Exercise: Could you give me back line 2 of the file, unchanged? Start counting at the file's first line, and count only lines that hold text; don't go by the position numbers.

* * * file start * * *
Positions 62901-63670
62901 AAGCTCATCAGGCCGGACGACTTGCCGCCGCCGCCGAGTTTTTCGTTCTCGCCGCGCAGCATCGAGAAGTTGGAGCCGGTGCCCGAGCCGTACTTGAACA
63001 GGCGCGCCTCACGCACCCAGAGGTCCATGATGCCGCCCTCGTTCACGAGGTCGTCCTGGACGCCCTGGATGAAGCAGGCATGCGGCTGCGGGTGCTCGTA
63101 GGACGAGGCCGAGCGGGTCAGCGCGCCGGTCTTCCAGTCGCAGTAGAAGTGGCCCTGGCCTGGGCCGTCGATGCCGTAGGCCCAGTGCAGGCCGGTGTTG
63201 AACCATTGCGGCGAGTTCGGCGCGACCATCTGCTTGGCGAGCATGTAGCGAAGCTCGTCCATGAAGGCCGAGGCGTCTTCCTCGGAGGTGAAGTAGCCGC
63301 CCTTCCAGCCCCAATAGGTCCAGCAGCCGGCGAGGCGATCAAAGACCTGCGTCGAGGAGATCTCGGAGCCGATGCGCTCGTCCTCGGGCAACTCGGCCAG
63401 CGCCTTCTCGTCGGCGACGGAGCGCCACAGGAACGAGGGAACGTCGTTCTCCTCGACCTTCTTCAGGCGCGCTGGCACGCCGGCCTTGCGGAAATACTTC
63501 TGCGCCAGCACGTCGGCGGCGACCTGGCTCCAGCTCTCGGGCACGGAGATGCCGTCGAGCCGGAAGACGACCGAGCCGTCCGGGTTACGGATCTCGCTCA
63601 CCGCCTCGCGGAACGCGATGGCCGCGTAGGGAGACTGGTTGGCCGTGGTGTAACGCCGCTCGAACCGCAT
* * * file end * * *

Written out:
62901 AAGCTCATCAGGCCGGACGACTTGCCGCCGCCGCCGAGTTTTTCGTTCTCGCCGCGCAGCATCGAGAAGTTGGAGCCGGTGCCCGAGCCGTACTTGAACA